Coleson Bank

This is not a route I use that often. A deep sunken track from Battersby up and over the moor to Baysdale. It gives an impression of some age, but its original purpose has been lost in antiquity. I suspect it may have been the route initially used by Bernard de Balliol (of Barnard Castle fame) to link his manors of Stokesley and Westerdale (of which Baysdale was a hamlet) in the 12th-century1British-history.ac.uk. (2021). Parishes: Westerdale | British History Online. [online] Available at: https://www.british-history.ac.uk/vch/yorks/north/vol2/pp413-417#h2-0001 [Accessed 11 Dec. 2021]..

Today, in the 21st-century, it is classed as an unclassified county road, which means that although it has a public right of use, it is not a footpath or bridleway as such. These “green lanes” are very popular amongst recreational motor vehicle users.

In the National Park, footpaths and bridleways come under the auspices of the park authority, but unclassified roads are “maintained” by the local authority, in our case North Yorkshire County Council, who prioritise the tarmac roads.

The result was that unsealed unclassified roads such as Coleson Bank, had somewhat been neglected. By the turn of the century, it was notorious: muddy, badly eroded into a deep gorge and unusable for all except the most dedicated 4wd driver and off-road motorcyclist. Memories remain of a past epic climbing through a morass of mud.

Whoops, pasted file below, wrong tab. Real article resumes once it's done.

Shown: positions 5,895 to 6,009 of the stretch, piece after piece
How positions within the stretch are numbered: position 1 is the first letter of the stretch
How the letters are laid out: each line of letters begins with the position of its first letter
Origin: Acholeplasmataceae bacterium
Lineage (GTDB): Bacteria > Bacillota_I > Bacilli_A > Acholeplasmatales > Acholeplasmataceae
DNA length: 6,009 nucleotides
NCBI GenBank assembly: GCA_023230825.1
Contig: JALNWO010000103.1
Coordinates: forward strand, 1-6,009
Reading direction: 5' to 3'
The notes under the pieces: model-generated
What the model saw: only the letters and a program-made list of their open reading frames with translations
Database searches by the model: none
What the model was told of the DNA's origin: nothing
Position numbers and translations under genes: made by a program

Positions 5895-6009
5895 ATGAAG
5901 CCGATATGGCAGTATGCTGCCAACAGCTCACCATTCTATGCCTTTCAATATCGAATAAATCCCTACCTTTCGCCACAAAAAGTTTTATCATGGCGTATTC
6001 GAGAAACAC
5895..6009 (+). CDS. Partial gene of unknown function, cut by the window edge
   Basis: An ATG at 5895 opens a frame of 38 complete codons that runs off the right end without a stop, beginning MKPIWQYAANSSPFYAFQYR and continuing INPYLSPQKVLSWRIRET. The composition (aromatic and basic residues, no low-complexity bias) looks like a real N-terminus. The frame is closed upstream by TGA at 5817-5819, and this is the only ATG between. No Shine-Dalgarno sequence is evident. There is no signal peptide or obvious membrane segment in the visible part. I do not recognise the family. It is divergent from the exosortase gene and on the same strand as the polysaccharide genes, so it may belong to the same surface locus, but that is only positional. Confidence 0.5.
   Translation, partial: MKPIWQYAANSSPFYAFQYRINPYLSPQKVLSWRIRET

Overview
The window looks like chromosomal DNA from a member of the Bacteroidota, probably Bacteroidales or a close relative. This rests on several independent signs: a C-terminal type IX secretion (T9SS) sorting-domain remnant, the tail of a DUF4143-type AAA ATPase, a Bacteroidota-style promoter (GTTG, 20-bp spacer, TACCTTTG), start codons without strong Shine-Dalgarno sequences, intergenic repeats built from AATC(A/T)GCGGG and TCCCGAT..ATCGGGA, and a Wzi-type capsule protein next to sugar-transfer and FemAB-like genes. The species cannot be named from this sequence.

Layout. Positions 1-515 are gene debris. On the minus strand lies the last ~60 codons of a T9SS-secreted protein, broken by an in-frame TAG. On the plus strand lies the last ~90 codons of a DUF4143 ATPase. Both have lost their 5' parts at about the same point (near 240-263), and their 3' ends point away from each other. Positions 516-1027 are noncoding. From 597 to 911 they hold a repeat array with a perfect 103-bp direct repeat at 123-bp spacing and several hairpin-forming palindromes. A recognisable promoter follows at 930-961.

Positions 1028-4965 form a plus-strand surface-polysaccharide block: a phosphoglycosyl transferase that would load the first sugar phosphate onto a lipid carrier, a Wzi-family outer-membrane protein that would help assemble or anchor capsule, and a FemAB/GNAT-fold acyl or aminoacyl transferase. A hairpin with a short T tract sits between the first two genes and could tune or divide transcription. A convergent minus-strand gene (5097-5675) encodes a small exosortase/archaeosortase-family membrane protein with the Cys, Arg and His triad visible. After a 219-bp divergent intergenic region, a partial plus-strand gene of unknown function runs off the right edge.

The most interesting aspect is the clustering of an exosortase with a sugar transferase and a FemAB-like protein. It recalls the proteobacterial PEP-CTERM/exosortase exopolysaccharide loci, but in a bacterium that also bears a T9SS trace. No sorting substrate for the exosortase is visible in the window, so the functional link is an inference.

In 2016, a new group was formed to try and reverse the appalling damage which is being inflicted on the “Green Lanes” on the North York Moors: the North York Moors Green Lanes Alliance (NYMGLA). They hoped to put pressure on the North Yorkshire County Council Highways Department to provide more effective maintenance and by imposing transport regulation orders banning motorised vehicles from the worst threatened “Green Lanes2Voice of the Moors, the magazine of the North York Moors Association. Issue 126. Winter 2016..

Maintenance work was subsequently carried out to Coleson Bank. Its surface regraded, drainage channels added, but I notice that once again ruts are becoming noticeable. In a few years, we’ll be back to square one.

While Traffic Regulation Orders can be used to restrict access for motorised vehicles, the process is long and drawn out. The NYMGLA argues that unsealed, unclassified roads should be “listed as restricted byways—effectively bridleways—meaning that horse drawn vehicles could use them, while other motorised vehicles would be prohibited3Parliament.uk. (2018). House of Lords – The countryside at a crossroads: Is the Natural Environment and Rural Communities Act 2006 still fit for purpose? – Select Committee on the Natural Environment and Rural Communities Act 2006. Paragraph 303. [online] Available at: https://publications.parliament.uk/pa/ld201719/ldselect/ldnerc/99/9910.htm [Accessed 11 Dec. 2021]..

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